“We have enacted a law that will create jobs and encourage industrialists in new sectors,” said Turkish Energy and Natural Resources Minister Taner Yýldýz in a speech to Parliament thanking deputies for approving the bill. The climate and the political sustainability in Turkey are encouraging for new energy investments, the minister said.
However, Tanay Sidki Uyar, a professor at Marmara University and head of the Turkey branch of European Association for Renewables, or Eurosolar, thinks the new law will present obstacles for renewable energy investors. “A law which is enacted during a period in which United Nations’ regulations [instruct] countries to use more renewable energy should have been much more encouraging,” he told the Hürriyet Daily News & Economic Review.
“While Germany is seeking to get 100 percent of its energy from renewables by 2050 and England aims to reduce carbon emissions to zero, Turkey’s law – a country which has great wind power and solar energy potential – should have promoted [renewables] far more. Instead of support, the law brings limitations to renewable energy production,” he said.
The law limits the total production of licensed solar energy companies to 600 MW annually until Dec. 31, 2013, and authorizes the Cabinet to determine the limits afterwards. On average 1 MW of power can supply electricity to as many as 300 households per year.
The law guarantees a price of 7.3 U.S. cents per kilowatt-hour for wind and hydroelectric power and wind energy, 10.5 U.S. cents for geothermal energy and 13.3 U.S cents for energy from waste products and solar power. These prices will cover energy firms that are established between May 13, 2005, and Dec. 31, 2015.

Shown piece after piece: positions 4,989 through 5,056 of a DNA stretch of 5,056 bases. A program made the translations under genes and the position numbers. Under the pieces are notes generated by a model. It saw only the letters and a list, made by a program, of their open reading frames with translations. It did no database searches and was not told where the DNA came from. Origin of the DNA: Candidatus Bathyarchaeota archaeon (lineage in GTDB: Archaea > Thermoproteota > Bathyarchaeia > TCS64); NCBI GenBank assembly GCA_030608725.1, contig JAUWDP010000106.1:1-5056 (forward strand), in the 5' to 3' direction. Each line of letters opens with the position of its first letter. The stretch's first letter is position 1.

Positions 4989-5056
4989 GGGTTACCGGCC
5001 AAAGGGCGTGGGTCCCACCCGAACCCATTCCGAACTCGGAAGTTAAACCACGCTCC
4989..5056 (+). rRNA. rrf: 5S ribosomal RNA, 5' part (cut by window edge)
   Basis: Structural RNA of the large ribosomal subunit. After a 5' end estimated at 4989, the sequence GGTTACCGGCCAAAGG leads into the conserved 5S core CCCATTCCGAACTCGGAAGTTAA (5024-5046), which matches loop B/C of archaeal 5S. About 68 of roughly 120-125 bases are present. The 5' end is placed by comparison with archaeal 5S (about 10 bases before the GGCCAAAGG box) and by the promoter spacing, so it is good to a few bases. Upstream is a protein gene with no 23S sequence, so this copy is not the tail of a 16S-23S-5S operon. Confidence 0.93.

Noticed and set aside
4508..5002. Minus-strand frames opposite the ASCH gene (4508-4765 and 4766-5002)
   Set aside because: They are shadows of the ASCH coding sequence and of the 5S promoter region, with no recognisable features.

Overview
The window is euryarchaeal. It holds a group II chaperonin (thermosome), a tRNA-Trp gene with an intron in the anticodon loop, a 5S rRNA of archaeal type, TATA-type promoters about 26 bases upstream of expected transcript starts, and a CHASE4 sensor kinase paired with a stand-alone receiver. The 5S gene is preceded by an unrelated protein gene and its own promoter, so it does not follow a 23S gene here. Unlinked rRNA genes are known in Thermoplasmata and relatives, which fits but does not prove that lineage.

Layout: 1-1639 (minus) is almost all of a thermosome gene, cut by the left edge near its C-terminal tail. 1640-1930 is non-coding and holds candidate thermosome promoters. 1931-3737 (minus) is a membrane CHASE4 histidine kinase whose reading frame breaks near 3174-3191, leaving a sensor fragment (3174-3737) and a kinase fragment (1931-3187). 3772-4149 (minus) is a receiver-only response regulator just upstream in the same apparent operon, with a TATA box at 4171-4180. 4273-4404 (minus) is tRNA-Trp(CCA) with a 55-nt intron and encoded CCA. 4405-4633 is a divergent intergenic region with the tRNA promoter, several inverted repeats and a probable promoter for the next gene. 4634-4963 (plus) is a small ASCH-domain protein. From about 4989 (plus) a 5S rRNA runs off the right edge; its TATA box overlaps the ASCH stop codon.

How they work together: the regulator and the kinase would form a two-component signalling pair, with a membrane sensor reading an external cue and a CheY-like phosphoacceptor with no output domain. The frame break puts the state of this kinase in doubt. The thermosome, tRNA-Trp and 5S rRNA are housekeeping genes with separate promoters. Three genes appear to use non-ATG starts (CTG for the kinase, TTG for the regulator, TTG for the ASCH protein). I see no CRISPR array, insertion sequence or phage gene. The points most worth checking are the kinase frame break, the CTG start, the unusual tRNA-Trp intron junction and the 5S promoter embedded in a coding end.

For energy purchases from companies founded later than Dec. 31, 2015, new prices defined by the Cabinet will be implemented. The prices for the new companies will not exceed the current figures, the law said. “No one should say these prices are not convincing for the industry and that we should have given a few more cents,” said minister said. “I am sure that our investors will do business at these prices.”
The state-run Market Fiscal Reconciling Center, or PMUM, will carry on in the decisive role of billing the parties, Yýldýz said. In the event that operators use local equipment and technology in renewable energy facilities, an additional support of 0.4 cents to $2.4 per kilowatt will be provided for a five-year term to companies that started producing energy before the end of 2015.
Noting that this support is too low to support the usage of local equipment, Uyar raised concerns that some old and unproductive equipment could be imported. “This low support may force electricity producers to import old technology from the United States or China,” he said.
The appointments for building renewable energy plants will be defined by a regulation to be prepared by the Energy Market Regulatory Authority, or EPDK, in coordination with the Energy Ministry, Interior Ministry and the State Waterworks Authority, or DSÝ.
“Considering how slow bureaucracy moves in Turkey, we may foresee that the preparation of the regulation will consume time,” Uyar said. “We have already lost time. The first wind map of the country was drawn 21 years ago.”